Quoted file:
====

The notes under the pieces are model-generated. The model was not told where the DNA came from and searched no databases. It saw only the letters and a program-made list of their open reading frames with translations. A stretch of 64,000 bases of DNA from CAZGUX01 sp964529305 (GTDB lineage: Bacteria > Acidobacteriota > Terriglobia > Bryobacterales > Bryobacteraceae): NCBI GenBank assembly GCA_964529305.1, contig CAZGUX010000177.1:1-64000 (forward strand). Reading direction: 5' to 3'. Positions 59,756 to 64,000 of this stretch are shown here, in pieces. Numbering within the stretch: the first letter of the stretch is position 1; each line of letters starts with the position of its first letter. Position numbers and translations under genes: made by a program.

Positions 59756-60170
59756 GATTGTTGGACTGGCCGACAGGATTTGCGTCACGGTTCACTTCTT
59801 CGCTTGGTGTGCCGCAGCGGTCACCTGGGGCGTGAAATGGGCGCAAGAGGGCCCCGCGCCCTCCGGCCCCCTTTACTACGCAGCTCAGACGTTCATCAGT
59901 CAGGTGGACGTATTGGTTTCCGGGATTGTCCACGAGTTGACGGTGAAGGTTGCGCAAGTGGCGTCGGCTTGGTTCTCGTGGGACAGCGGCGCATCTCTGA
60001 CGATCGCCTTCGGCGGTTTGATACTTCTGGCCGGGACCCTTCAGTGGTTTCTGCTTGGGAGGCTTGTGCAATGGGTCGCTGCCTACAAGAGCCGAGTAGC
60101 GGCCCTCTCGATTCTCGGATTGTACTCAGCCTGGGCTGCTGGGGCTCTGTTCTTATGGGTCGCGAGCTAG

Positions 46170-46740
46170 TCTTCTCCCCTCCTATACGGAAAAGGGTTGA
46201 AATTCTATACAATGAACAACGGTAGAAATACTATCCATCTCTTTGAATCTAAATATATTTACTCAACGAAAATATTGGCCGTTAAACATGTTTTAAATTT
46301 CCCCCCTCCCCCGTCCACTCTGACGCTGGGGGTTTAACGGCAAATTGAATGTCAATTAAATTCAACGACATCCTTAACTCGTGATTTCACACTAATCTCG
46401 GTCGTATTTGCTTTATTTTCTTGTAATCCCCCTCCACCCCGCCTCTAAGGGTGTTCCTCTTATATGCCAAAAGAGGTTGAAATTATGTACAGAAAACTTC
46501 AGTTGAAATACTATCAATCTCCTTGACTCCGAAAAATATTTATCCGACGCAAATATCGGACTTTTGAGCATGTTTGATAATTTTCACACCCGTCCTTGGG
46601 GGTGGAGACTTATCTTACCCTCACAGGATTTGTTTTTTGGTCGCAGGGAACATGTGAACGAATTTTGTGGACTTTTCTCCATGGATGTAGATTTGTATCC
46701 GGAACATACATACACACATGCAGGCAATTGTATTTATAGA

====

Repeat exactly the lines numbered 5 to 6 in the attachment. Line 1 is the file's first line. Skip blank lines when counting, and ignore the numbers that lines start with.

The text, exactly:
59901 CAGGTGGACGTATTGGTTTCCGGGATTGTCCACGAGTTGACGGTGAAGGTTGCGCAAGTGGCGTCGGCTTGGTTCTCGTGGGACAGCGGCGCATCTCTGA
60001 CGATCGCCTTCGGCGGTTTGATACTTCTGGCCGGGACCCTTCAGTGGTTTCTGCTTGGGAGGCTTGTGCAATGGGTCGCTGCCTACAAGAGCCGAGTAGC